In addition to pursuing PGS certification, Edna is also working towards recertifying her farm for Good Agricultural Practices (GAP) and farm tourism. These certifications demonstrate her dedication to maintaining high standards in her agricultural practices and offering visitors a safe and enjoyable farm experience.

Edna Sanchez’s journey in organic farming is deeply connected to her personal mission to help cancer patients. Having experienced the loss of her sibling to cancer, Edna firmly believes that consuming organic food played a significant role in extending her sibling’s life.

The Participatory Guarantee System is an alternative certification system for organic farming. (EV Sanchez Agri Farm)

“I believe that everyone, not just those who are already sick, can benefit from consuming organic, healthy food to stay well,” she said. Edna is determined to continue her endeavors in organic farming, knowing that it has the potential to positively impact people’s lives. She envisions a future where everyone can access and benefit from organic produce, promoting overall well-being and healthier lifestyles.

In all aspects of life, not just in farming, Edna encourages a positive outlook, always asking, “Why not?” She believes in taking chances and embracing opportunities, as the potential gains often outweigh the risks. This optimistic mindset has been instrumental in her journey as a farmer and in other projects she pursues.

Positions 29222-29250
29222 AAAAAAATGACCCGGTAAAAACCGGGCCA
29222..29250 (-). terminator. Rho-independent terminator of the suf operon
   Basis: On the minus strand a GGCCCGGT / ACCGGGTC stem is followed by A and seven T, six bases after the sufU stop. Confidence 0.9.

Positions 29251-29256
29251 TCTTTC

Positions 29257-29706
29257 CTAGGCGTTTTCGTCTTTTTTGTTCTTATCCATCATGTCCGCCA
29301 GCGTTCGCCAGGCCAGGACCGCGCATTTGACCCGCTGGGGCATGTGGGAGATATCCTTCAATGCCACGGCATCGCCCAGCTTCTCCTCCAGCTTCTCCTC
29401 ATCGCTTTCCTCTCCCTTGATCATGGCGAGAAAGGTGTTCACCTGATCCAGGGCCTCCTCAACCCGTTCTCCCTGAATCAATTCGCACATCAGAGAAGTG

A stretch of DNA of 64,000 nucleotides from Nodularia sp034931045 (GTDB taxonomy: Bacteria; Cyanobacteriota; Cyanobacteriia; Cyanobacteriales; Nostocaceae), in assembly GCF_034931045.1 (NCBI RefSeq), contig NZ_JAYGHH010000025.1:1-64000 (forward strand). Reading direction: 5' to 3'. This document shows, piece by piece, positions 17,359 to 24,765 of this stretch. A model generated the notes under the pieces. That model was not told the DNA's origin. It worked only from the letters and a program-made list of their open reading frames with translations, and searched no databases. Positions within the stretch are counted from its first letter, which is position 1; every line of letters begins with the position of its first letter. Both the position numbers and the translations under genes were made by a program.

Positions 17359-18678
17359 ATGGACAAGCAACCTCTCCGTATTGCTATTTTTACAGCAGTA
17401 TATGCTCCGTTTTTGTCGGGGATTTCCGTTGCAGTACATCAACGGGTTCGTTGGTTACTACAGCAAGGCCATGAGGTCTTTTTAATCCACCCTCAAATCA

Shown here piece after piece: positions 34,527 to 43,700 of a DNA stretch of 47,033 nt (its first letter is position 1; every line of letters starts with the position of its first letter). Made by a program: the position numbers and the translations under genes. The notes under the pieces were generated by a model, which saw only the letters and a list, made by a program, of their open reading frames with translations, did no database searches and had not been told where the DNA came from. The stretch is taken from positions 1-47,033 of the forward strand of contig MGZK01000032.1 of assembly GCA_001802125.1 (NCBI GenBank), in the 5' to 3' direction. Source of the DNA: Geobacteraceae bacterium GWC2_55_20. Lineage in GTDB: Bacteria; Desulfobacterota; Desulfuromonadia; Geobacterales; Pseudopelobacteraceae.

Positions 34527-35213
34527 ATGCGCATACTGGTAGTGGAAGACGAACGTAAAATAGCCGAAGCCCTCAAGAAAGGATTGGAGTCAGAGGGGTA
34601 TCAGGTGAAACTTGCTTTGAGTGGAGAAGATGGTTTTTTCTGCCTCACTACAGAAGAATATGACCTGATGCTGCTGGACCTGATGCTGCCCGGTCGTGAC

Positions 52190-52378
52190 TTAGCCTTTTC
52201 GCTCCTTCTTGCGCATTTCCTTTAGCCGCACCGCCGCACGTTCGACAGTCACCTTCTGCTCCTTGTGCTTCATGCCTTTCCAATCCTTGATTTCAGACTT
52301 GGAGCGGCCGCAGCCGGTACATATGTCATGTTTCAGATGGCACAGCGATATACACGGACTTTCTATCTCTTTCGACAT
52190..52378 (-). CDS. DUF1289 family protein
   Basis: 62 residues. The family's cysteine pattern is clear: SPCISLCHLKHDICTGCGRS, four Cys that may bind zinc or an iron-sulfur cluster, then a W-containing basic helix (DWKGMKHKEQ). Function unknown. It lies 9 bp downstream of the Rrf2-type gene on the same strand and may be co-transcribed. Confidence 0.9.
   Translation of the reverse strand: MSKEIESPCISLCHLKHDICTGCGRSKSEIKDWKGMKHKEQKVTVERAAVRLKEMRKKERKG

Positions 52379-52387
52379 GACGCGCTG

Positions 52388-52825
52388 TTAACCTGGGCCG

For those considering farming, Edna offers a word of caution. “If you’re considering farming, it requires dedication and hard work,” she said. “It’s not an easy job, but the fulfillment it brings is unmatched.”

Edna, at 72 years old, exemplifies the benefits of farming, as it has kept her active and strong. “I can still move and lift, thanks to farming, which has contributed to strengthening my body,” she said.

Farming has brought Edna immense joy and satisfaction, and she has no regrets about choosing this path. Her passion for organic agriculture and her desire to help others serve as a source of inspiration for those around her. Edna’s unwavering commitment to making a difference in people’s lives through natural farming is a demonstration of the transformative power of her positive outlook and dedicated efforts.

In the next article, Edna Sanchez will discuss the benefits of Mokusaku and its various farm applications, shedding light on its role in enhancing crop growth, and serving as an eco-friendly fertilizer and pest control.

READ: Mokusaku: A promising sustainable product for natural farming